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TCPA Regulatory Update — FCC Reminds Small Providers of STIR/SHAKEN Deadline

The Wireline Competition Bureau of the Federal Communications Commission (“Commission”) released a Public Notice reminding non-facilities-based “small providers” – those voice service providers with 100,000 or fewer voice access lines – that the Commission’s deadline for implementing STIR/SHAKEN caller ID authentication technology on the Internet Protocol (“IP”) portion of their networks is June 30, 2022. The new deadline also applies to those facilities-based small providers suspected of originating illegal robocalls.

In its March 2020 Report and Order implementing the Telephone Robocall Abuse Criminal Enforcement and Deterrence Act (“TRACED Act”), the Commission required voice service providers to implement STIR/SHAKEN on the IP portions of their networks by June 30, 2021. In September 2020, the Commission granted a two-year extension of the compliance deadline for, among others, small non-facilities-based voice service providers. However, as we reported in May 2021, the Commission sought to reduce that extension because it appeared that small, non-facilities-based providers were originating large numbers of illegal robocalls. Therefore, in December 2021, the Commission acted by shortening the two-year extension by one year, requiring STIR/SHAKEN implementation by June 30, 2022. Small providers subject to the extension were also required to update the Robocall Mitigation Database (“RMD”) within 10 business days, indicating that they were aware that the deadline had been changed.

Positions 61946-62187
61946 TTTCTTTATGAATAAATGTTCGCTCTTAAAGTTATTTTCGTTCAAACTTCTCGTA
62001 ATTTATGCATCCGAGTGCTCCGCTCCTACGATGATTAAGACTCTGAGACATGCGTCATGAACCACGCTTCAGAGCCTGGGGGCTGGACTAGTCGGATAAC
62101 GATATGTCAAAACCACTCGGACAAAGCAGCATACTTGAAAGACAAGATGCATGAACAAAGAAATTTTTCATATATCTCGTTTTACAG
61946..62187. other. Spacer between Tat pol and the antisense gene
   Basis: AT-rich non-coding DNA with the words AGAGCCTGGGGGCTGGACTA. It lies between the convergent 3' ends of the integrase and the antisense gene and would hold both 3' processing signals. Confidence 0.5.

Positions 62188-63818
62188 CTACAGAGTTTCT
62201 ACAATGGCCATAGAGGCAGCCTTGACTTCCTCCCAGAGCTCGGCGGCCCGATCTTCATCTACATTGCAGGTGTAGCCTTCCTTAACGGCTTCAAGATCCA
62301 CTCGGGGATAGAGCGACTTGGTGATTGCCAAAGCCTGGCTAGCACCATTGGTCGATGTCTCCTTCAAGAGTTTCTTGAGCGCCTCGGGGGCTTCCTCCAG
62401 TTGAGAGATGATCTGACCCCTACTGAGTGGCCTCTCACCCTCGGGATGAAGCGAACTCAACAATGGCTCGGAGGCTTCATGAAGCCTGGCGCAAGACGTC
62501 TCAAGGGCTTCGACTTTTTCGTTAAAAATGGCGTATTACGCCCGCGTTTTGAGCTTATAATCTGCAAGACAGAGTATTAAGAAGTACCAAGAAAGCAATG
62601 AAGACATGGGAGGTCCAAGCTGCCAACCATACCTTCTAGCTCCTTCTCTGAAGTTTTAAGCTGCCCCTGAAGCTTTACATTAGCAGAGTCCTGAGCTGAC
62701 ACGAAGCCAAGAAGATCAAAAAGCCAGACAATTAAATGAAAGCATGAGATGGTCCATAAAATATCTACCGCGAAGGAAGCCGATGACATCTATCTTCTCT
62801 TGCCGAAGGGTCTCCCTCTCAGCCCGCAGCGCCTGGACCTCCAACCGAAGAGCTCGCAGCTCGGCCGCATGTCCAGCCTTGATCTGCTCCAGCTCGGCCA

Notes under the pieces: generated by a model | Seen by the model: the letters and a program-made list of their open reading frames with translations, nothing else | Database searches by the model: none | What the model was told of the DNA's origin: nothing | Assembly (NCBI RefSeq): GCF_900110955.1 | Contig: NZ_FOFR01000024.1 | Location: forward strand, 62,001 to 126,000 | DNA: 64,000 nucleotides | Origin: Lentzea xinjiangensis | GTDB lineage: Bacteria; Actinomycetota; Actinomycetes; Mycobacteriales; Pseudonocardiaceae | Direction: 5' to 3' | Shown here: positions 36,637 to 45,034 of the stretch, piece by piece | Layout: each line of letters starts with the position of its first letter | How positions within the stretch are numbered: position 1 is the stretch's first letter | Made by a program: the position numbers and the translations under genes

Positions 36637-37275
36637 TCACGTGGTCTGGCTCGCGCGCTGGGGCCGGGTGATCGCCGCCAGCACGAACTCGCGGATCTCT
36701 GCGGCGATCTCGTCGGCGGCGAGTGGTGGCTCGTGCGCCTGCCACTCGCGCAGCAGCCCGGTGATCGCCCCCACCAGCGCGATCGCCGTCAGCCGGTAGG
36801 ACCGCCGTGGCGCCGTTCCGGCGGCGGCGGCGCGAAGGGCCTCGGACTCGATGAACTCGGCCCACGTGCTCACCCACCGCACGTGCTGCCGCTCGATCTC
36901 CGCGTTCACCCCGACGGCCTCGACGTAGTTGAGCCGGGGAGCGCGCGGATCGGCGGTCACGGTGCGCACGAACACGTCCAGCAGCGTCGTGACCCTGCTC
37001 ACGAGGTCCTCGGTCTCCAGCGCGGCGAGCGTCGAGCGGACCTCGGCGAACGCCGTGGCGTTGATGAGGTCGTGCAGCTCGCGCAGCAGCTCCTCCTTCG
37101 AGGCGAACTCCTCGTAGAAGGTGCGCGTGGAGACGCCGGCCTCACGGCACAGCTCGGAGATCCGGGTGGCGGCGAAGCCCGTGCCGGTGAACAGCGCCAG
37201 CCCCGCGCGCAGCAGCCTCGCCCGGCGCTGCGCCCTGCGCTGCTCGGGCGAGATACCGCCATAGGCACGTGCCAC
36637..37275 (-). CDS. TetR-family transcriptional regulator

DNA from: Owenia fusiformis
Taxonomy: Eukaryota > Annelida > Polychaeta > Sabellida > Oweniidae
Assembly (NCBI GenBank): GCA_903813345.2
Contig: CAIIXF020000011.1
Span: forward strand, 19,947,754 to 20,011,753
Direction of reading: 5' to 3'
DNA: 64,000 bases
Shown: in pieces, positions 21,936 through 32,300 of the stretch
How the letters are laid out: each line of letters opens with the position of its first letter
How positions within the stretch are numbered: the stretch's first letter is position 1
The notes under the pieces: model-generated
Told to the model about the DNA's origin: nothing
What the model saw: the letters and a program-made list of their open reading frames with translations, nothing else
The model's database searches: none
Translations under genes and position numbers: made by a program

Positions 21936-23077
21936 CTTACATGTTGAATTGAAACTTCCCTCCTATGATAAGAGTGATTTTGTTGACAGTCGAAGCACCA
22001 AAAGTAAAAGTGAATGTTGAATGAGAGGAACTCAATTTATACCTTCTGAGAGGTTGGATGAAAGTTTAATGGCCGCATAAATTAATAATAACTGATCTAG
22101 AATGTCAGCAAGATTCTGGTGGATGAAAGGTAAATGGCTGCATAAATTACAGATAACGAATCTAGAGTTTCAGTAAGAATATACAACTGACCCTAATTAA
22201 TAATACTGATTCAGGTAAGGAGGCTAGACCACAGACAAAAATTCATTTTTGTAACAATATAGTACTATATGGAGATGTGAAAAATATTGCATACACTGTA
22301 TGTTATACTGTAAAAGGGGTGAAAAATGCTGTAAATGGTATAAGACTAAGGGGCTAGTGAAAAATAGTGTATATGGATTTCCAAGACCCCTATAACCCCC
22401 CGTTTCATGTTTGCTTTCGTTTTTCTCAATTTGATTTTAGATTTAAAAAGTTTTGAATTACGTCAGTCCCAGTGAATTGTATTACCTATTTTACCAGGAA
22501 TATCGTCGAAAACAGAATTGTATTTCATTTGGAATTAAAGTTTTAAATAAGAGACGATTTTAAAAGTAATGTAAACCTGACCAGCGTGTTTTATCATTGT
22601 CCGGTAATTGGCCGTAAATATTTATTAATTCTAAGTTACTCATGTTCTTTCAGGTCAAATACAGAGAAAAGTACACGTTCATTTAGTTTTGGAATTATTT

In addition to reminding small providers of the upcoming STIR/SHAKEN deadline, the Public Notice notes that small providers subject to the June 30, 2022 deadline must update their certifications and associated filings in the RMD within 10 business days once they have completed their STIR/SHAKEN implementation. Small providers that fail to meet the implementation deadline or update the RMD “may be subject to appropriate enforcement action.”


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Russell H. Fox is a wireless communications attorney at Mintz. He guides clients through federal legislative, regulatory, and transactional matters. Russell also participates in FCC proceedings, negotiates spectrum agreements, and represents clients in spectrum auctions.
Jonathan Garvin is an attorney at Mintz who focuses on legal challenges facing companies in the communications and media industries. He advises clients on transactional, regulatory, and compliance issues before the FCC involving wireless, broadband, broadcast, and cable matters.